Lululemon to Be Grilled Over Goose-Down Sourcing Claims at Annual Meeting

PETA Calls for End to Cruelly Produced, Environmentally Devastating Down Jackets

For Immediate Release:
June 1, 2016

David Perle 202-483-7382

Vancouver, B.C. – All down comes from birds who are killed in a violent, painful way: That’s the message that PETA, as a lululemon shareholder, will bring to the athletic apparel company’s annual meeting on Thursday. PETA—whose motto reads, in part, that “animals are not ours to wear”—will question lululemon’s misleading claims about down and demand that the company stop selling the cruelly produced and environmentally unsound product.

In its statement, PETA notes that many birds killed for down are improperly stunned before their throats are cut and are still conscious when they’re dumped into a scalding-hot defeathering tank. As much as 15 percent of farmers’ profits come from the sale of feathers, making down a highly profitable co-product of the food industry. Goose farms also produce massive amounts of manure and slaughter waste—which pollutes the air, water, and land—and the meat industry is a leading producer of the greenhouse-gas emissions that contribute to climate change.

“For every down-filled jacket on lululemon’s shelves, birds died terrifying deaths in pollutant-spewing slaughterhouses,” says PETA Executive Vice President Tracy Reiman. “PETA is calling on lululemon to be a compassionate and environmentally conscious company and exclusively use modern synthetics.”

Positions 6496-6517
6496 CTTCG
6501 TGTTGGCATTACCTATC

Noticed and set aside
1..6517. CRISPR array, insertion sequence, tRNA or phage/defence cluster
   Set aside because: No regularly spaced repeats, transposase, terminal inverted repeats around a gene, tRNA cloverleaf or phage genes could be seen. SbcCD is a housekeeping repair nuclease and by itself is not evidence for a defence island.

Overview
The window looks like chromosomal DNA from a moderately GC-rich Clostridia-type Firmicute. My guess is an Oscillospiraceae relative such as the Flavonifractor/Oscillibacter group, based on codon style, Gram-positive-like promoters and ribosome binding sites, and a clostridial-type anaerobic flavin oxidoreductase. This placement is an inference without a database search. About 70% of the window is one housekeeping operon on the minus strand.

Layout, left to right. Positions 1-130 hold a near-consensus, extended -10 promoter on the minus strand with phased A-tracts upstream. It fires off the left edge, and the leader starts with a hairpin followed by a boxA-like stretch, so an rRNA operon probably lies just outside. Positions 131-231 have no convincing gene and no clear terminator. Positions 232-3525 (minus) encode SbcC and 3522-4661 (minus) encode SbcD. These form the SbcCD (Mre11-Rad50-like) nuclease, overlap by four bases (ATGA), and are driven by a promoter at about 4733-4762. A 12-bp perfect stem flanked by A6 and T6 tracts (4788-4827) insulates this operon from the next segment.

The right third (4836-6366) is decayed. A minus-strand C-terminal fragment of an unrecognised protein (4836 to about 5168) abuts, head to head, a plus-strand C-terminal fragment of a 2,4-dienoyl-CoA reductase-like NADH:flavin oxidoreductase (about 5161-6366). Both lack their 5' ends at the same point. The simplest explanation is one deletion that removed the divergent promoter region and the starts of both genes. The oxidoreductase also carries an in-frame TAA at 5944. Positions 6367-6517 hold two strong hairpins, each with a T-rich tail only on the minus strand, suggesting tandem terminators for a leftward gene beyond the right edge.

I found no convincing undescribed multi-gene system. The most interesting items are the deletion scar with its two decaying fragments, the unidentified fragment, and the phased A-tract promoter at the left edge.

Modern, high-tech synthetics are widely available, including at lululemon, which already offers some PrimaLoft-filled jackets. Today’s synthetic materials come in environmentally friendly options and are often made with recycled materials. These cruelty-free options are warm, cozy, and allergen-free. They also don’t collect dust and mold, like down does, and even insulate when wet.

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 Ingrid E. Newkirk

“Almost all of us grew up eating meat, wearing leather, and going to circuses and zoos. We never considered the impact of these actions on the animals involved. For whatever reason, you are now asking the question: Why should animals have rights?” READ MORE

— Ingrid E. Newkirk, PETA President and co-author of Animalkind